Currently viewing the tag: "Bug Humanitarian Award"
What's That Bug? does not endorse extermination

Subject: What magical creature is this?
Location: Middle of Austria
March 24, 2017 5:18 am
Hi Daniel! I found this beautiful moth today on the tiles of an underground passageway at the local train station (middle of Austria). The temperature was in the 40s, so the moth was pretty sluggish. I rescued it from being stepped on and spent a good 5-10 minutes communing with it before I put it on a tree. What really impressed me was the range of colors, and the fact that the “eyes” look like they were done with silver cloisonne. Can you tell me what this magical creature is?
Signature: N. Fritz

Female Emperor Moth

Dear N. Fritz,
A catchy subject line is always the best way to get our attention and to stand out from much of the chaff we receive, and your “magical creature” reference immediately caught our attention.  This is a female Emperor Moth in the genus
Saturnia.  It might be Saturnia pavonia, a species pictured on Moths of Europe where it states:  “Female Emperor moths possess an organ at the tip of their abdomen from which they disseminate pheromones to attract the day-flying males. A single freshly emerged female can attract as many as 70 males, which can detect the pheromones from distances of a kilometre or more away, using their strongly pectinated antennae as “radar” to home in on the female.  The females are heavily laden with eggs so are unable to fly very far, and after mating lay most of their eggs very near the spot where they emerge. After laying 100 or so eggs they have lightened their load sufficiently to enable them to fly, but unlike the males they fly by night. It takes them about 2-3 days to complete egg laying.  Neither sex has a proboscis, so the moths are unable to feed, and only live until their body fats are exhausted – i.e. about 4 or 5 days.”  The Saturniidae of the Western Palaearctic also has information on the Small Peacock Moth.  A similar looking larger species found in Europe is the Giant Peacock Moth, Saturnia pyri, which is pictured on Saturniidae of the Western Palaearctic where it states:  “Most adults emerge in the late morning, with females calling that same night, often from the base of trees up which they have climbed. Pairing takes place just before midnight and lasts for about 22 hours. After separation, the male flies off in search of another mate. If possible, the female climbs to the highest vantage point possible before launching herself clumsily towards the nearest shadow on the horizon which, often as not, is a tree. The reason for this strange behaviour is that most females carry too many eggs at first and are ‘bottom-heavy’. This stop-start process continues until about 30 eggs have been deposited, usually in chains of five to eight on the trees’ branches or trunk. The rest of the eggs are laid on the leaves and twigs of suitable hosts.”  We will try to get exact species confirmation from Bill Oehlke.  Meanwhile, since you rescued this magical creature from stomping feet in the station and put her on a tree where she may attract a mate, we are tagging this posting with the Bug Humanitarian Award.

Emperor Moth

Dear Daniel,
I’m honored to be a bug humanitarian! Somehow I intuitively knew to put this beauty on a tree. Thanks for posting the pix to What’s That Bug? and for enlightening me on the mating habits of emperor moths!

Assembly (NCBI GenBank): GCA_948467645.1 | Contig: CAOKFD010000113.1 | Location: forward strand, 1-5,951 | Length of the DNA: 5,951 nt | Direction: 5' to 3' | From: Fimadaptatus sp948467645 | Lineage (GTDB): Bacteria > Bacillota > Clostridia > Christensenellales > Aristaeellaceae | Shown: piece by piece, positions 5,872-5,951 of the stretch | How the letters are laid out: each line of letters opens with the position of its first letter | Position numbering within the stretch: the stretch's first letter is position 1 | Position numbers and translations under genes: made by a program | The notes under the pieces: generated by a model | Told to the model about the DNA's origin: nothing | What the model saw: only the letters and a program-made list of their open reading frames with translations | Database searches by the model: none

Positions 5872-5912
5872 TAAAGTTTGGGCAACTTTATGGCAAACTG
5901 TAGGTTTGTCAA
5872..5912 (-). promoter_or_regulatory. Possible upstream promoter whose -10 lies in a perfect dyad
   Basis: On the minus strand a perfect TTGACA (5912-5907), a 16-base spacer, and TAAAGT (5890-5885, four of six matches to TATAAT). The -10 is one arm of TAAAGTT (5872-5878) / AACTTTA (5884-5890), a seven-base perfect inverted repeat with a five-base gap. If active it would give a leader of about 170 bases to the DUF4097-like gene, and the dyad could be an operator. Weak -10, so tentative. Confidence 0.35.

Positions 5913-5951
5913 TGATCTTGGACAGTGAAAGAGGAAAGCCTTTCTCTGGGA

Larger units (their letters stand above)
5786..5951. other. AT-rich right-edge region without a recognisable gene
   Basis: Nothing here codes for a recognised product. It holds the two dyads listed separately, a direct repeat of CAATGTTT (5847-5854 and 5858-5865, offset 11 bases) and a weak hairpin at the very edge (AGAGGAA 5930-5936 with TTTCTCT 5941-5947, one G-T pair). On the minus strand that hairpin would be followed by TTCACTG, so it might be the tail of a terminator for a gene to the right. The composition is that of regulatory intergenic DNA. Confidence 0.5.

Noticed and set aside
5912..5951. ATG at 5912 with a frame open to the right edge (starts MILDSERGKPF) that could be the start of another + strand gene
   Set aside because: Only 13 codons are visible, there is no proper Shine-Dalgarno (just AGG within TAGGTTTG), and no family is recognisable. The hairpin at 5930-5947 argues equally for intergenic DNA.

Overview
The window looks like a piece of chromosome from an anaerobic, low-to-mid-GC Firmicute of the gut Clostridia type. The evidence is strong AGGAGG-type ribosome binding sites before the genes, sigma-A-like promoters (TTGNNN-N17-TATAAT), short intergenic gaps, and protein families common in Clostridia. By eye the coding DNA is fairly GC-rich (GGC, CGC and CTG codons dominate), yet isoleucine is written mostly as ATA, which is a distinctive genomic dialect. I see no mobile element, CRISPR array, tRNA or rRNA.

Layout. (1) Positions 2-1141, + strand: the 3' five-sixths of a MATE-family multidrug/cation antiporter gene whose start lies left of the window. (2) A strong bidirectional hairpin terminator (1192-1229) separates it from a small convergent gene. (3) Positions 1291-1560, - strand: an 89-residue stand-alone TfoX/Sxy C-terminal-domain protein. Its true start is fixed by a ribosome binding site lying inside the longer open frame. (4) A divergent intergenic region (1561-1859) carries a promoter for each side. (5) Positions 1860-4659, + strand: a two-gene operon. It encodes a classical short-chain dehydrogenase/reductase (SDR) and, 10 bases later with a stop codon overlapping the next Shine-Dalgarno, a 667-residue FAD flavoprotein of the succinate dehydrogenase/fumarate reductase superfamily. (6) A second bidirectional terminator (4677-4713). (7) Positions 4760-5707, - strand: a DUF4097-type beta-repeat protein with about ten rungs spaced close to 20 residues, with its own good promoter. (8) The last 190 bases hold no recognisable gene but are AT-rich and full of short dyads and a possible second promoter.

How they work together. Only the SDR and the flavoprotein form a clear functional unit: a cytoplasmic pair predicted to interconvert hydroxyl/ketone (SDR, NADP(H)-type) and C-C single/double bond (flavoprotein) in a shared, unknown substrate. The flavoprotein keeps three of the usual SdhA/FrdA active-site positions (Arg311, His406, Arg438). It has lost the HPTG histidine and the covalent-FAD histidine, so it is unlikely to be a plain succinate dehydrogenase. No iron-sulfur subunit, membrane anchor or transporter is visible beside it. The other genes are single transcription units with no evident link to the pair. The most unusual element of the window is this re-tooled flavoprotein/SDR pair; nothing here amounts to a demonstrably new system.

N. Fritz

What's That Bug? does not endorse extermination

Subject: anisota virgeniensis eggs
Location: winter park, fl
March 9, 2017 5:11 pm
I found a group of eggs outside on the floor which are from the Anisota virgeniensis family. what should I do with them? what do they feed on? how long do they take to hatch? I’m trying to figure out what tree to put them on, what leaves..
Signature: Natasha

Oakworm Eggs

Dear Natasha,
We are impressed that you were able to identify these eggs and puzzled why you did not know the answer to some of your questions once you had an identity.  Your eggs do indeed look like the eggs of a Pink-Striped Oakworm,
Anisota virginiensis, based on this BugGuide image.  According to BugGuide:  “Larvae feed on leaves of oak.”  We suspect the eggs will likely hatch when new growth is sprouting on the oaks.

I had put them on an oak tree, but I wanted to make sure I was doing the right thing because I would’ve been upset if I didn’t. I tend to overthink things and I like to be re-assured of an answer. Thank you for your response.

We are tagging your posting with the Bug Humanitarian Award.

What's That Bug? does not endorse extermination

Subject: House Centipedes
Location: Pennsylvania
December 10, 2016 6:34 am
I am a great fan of your site, especially since there seems to be no shortage of interesting photos of unidentified invertebrates from around the world. Among these, there is truly a wealth of Scutigeromorpha pictures on this site, and what saddens me is that most of them are smashed into oblivion.
I’ve always liked centipedes. The local library had a sizable centipede population, and I would discreetly capture and release said centipedes, which are largely gone now due to construction. When I visited my cousins nearby, I noticed they had a house centipede infestation in their backyard, in a leaf pile. Most of these were smaller than a penny and pale gray. My cousins said they rarely saw them inside. Then, my uncle returned with a load of bricks in his car, and among them were a juvenile five-lined skink and the largest house centipede I’ve ever seen. Both escaped uncaught. But then, the next day, I saw a young house centipede dangling in a spiderweb with all of its left legs gone. I rescued the poor ‘pede and as my cousins watched, fed it some spiders. Soon, after, another, smaller house centipede was found. After delivering a “no-kill” lecture to my cousins, I took the ‘pedes home as pets. Soon after their capture and subsequent feeding, both centipedes molted. What was truly amazing was the first centipede regrew all of its missing legs! Two molts later, both ‘pedes are doing fine in separate containers with substrate and bark. I would like to know if these Scutigeromorphae are different species; one is tan and the other is very dark. Also, how large does the average Scutigera coleoptrata get? What temperatures are required for the winter? Thanks for the answers and speedy reply that I know will come!